NUS MOOC Corpus: Crowdsourcing annotations to study instructor intervention


Massive Open Online Courses (MOOCs) scale up their class size by eliminating synchronous teaching and the need for students and instructors to be co-located. Yet, the very characteristics that enable scalability of MOOCs also bring significant challenge to its teach. In particular, high student-to-instructor ratio in MOOCs restricts instructors’ ability to facilitate student learning by intervening in discussions forums, as they do in face-to-face classrooms — the lack of interaction and feelings of isolation have been attributed as reasons for why enrolled students drop from MOOCs.

Using a large sample of forum data culled from Coursera MOOCs, we propose to annotate the corpus of instructor intervened threads using crowdsourced human annotators (i.e., global volunteers from Amazon Mechanical Turk2) and annotators recruited on-site. Annotating a large corpus of discussion forum contents will enable supervised machine learning to automatically identify interventions that promote student learning. Such machine learning models may allow the building of dashboards to automatically prompt instructors on when and how to intervene in discussion forums. In the longer term, it may be possible to automate these interventions relieving instructors of this effort. Such automated approaches are essential for allowing good pedagogical practices to scale in the context of MOOC discussion forums.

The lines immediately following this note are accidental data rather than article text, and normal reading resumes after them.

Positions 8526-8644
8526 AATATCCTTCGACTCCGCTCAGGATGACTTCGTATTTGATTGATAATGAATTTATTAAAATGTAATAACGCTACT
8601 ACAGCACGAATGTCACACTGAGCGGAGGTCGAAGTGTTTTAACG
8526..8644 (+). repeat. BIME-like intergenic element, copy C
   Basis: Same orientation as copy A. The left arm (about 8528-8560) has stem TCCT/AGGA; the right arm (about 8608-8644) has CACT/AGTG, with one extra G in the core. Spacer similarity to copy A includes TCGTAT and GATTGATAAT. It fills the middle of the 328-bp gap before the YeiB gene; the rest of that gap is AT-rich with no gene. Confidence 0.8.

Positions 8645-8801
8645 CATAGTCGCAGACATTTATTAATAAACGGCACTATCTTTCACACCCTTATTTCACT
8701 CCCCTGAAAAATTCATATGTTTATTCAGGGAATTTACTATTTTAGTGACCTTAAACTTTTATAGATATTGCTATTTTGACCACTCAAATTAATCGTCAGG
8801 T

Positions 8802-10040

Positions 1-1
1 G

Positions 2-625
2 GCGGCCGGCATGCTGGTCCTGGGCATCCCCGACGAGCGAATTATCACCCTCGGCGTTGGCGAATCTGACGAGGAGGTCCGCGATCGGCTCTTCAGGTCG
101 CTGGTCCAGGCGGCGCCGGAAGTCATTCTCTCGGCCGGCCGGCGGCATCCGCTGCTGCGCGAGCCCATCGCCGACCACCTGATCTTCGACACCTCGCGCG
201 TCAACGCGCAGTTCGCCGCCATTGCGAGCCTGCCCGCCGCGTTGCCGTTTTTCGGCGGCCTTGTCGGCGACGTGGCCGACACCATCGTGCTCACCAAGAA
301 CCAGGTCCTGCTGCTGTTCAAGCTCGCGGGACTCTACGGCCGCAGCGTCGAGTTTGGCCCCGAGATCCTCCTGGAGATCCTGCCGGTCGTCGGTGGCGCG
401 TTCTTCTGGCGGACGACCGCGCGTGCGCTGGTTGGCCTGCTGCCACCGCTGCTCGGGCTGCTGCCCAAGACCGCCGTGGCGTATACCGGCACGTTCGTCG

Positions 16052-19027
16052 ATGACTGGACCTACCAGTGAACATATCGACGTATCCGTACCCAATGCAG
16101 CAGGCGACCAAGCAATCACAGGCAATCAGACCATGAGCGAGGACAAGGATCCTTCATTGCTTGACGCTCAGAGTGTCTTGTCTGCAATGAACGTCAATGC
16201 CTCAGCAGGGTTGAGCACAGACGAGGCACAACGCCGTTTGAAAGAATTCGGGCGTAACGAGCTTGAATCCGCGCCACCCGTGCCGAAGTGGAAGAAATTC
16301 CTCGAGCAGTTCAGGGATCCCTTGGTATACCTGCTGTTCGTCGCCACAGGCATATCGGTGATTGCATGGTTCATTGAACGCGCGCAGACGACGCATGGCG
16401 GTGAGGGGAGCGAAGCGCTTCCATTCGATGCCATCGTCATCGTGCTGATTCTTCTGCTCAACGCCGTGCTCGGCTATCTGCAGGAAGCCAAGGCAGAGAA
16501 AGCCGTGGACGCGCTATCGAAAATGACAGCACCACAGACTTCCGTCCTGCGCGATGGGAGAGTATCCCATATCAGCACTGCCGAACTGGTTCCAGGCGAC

MOOC Wikification (broken link) is a spinoff from this project with similar objectives.


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